In my years of driving, there has been one too many instances when my car was just begging for a wash.
But no matter how gunked-up my car is, I cannot seem to bring myself to spend the money on a professional cleaning job. Unfortunately, my DIY personality and quest to save cash have led to many failed attempts to clean my own car, resulting in a streaky mess.
Many times, I wondered if the dirt looked better than the amateur job I wound up delivering. I never considered the fact that I could be doing things all wrong. My usual list of supplies was:
- bucket of water
I have come to realize with a little more effort and better tools, I can clean my car like the pros and not have to dish out the funds to pay for it. By implementing a few changes, I can have more success than this man when I wash my car:
First off, the supplies I should have been using are:
- car-specific cleaning liquid (instead of regular soap)
- two separate buckets of water (instead of one bucket filled with soap and water)
- soft, lint-free towels (instead of an old rag)
- polishing solution
For the exterior of your car, start with a simple wipe down or spray of a water hose to get the car wet and remove the initial top layer of dirt. This makes it easier to get to the deep down dirt later.
Next, fill up two separate buckets of water, one with water only and the other with soap and water. The traditional thought is to fill just one bucket with soap and water. However, when you dip your towel or cleaning tool back into the bucket, you are putting all the dirt you just wiped off of your car back into your cleaning solution.
With two separate buckets you can fill your rag with soap and water, wipe down your car and discard all the dirt into the water bucket. This way, whenever you dip your towel into the bucket for more soap, it will be fresh and clean.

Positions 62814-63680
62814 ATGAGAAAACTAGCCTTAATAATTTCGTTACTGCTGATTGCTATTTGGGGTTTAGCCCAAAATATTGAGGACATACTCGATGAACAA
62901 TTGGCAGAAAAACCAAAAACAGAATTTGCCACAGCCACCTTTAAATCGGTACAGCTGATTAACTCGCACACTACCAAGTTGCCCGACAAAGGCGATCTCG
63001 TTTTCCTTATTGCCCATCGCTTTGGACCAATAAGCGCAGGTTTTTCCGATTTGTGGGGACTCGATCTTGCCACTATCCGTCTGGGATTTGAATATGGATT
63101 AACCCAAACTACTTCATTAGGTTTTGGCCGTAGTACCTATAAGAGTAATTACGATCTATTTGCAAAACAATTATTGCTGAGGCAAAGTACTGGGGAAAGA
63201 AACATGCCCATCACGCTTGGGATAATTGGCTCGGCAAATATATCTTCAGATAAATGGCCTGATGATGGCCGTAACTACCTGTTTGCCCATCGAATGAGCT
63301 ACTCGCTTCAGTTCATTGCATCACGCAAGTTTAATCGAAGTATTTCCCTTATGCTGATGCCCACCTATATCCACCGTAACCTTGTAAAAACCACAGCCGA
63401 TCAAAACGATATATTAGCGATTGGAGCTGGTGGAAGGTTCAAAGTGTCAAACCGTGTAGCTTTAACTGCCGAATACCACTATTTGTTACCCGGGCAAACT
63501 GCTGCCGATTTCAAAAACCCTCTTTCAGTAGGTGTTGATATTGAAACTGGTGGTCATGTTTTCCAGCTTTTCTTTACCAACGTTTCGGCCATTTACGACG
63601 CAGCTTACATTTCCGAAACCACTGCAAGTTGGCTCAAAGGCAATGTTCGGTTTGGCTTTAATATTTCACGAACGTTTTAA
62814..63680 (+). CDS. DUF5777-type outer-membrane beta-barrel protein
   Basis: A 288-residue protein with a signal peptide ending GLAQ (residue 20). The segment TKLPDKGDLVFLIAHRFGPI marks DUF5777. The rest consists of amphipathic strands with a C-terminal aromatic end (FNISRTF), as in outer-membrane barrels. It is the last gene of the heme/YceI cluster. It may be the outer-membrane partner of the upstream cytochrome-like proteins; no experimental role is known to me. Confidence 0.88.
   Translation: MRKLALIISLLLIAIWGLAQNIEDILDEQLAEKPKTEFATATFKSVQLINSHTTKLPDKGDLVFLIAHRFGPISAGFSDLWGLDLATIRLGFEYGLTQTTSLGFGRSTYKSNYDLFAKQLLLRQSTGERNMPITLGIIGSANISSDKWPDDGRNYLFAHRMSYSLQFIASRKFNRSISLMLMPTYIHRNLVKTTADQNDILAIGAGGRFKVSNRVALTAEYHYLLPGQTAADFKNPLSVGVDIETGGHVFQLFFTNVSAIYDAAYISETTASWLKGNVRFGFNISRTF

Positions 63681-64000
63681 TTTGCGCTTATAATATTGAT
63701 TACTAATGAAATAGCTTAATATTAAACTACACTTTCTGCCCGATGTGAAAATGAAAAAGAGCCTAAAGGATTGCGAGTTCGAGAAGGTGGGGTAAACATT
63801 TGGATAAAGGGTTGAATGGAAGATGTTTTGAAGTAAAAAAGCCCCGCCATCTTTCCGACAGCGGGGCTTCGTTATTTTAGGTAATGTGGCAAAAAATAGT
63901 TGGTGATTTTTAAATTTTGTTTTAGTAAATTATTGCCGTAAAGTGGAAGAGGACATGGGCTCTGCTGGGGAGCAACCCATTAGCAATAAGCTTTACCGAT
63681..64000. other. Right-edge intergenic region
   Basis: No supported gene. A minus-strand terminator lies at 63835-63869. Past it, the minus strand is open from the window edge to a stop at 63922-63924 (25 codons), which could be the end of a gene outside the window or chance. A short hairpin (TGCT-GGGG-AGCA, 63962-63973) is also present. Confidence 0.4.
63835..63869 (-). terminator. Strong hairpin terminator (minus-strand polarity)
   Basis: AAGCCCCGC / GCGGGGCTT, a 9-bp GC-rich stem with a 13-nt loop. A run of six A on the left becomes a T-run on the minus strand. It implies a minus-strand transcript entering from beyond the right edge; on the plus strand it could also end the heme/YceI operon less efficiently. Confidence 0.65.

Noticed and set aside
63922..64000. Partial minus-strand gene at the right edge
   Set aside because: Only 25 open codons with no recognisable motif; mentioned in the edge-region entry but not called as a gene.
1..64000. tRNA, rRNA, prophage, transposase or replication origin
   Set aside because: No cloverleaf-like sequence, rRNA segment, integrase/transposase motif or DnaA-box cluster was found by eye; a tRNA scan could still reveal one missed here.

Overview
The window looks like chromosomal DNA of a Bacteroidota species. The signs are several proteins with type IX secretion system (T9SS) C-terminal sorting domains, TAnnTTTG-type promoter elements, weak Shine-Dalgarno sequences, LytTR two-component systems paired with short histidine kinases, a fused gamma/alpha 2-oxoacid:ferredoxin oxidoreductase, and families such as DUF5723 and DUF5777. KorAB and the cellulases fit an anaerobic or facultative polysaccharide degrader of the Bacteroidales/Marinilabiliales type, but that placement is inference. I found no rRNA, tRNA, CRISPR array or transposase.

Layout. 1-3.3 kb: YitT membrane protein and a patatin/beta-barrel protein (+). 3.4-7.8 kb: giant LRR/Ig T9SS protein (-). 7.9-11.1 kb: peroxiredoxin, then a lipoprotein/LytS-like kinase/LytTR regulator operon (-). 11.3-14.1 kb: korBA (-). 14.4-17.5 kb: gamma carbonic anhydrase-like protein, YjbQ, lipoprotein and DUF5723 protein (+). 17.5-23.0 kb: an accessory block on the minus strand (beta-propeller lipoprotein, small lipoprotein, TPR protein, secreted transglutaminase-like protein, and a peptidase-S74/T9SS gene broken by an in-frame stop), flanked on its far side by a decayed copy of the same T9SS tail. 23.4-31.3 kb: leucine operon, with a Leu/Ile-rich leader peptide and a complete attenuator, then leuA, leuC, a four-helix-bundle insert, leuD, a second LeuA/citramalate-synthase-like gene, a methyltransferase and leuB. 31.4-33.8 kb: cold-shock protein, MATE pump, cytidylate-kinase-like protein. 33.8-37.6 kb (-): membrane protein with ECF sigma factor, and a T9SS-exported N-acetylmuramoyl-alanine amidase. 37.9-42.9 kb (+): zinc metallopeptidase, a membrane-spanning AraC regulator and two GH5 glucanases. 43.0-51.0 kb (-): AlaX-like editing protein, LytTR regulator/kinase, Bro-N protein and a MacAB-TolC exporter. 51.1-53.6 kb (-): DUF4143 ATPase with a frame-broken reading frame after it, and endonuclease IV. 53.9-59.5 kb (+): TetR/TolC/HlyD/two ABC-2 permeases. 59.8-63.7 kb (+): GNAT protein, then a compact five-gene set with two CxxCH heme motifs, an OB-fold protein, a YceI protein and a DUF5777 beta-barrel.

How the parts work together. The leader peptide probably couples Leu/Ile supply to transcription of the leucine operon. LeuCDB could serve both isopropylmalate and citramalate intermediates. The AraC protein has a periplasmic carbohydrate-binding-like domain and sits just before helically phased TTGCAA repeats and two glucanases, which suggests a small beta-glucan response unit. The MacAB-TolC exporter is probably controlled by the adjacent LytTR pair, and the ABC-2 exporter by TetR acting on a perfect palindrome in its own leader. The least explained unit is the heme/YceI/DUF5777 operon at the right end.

As an alternative to soap, consider buying a product that is specifically made for cleaning, as you are likely to get a much smoother clean. You will probably find these alternative cleaners to be easier to handle than traditional soap and your car will turn out with fewer streaks.
Think about replacing your old, dirty rags with soft, lint-free towels. These towels will give your car a gentler wash, leaving less dirt and fewer streaks. They are great when washing windows, as they give a softer, gentler, yet more effective, clean.
When washing windows, consider applying window cleaner in both the horizontal and vertical directions, as these competing movements tend to even each other out and pick up any drops, dirt or streaks that you may develop. You are sure to see improvements compared to the usual “squeegee” effort at the gas station, which may reduce the amount of dirt on the windows, but leave them streakier than ever. (Extra tip: finish the window exteriors with a vertical stroke, and the interiors with a horizontal stroke.)
For the final touch, if you are really looking for a professional look on the painted surfaces, try investing in some polishing solution. It is typically easy to apply and can be applied multiple times. This topcoat, after a good wash, will leave your car with a sparkle-shine. Like so: